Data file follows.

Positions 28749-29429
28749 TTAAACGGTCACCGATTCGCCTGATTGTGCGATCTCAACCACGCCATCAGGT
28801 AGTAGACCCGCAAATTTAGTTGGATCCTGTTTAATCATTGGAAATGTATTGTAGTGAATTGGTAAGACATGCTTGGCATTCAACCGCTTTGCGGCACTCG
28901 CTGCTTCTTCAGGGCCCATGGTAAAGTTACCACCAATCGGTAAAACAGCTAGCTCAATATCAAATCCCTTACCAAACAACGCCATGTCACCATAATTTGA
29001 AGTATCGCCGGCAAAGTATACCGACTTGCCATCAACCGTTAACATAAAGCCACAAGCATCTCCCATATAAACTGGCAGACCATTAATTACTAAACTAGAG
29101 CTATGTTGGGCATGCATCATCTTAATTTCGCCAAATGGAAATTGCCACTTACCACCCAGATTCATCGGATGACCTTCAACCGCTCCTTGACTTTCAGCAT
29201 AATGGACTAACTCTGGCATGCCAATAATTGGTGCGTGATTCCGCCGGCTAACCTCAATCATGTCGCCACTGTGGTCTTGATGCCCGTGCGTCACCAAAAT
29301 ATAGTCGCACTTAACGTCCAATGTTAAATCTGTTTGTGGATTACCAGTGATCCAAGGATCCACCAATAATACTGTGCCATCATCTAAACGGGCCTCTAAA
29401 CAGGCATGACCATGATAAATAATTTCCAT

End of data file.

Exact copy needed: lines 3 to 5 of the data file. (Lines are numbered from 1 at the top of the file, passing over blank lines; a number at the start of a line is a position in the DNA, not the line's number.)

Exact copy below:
28801 AGTAGACCCGCAAATTTAGTTGGATCCTGTTTAATCATTGGAAATGTATTGTAGTGAATTGGTAAGACATGCTTGGCATTCAACCGCTTTGCGGCACTCG
28901 CTGCTTCTTCAGGGCCCATGGTAAAGTTACCACCAATCGGTAAAACAGCTAGCTCAATATCAAATCCCTTACCAAACAACGCCATGTCACCATAATTTGA
29001 AGTATCGCCGGCAAAGTATACCGACTTGCCATCAACCGTTAACATAAAGCCACAAGCATCTCCCATATAAACTGGCAGACCATTAATTACTAAACTAGAG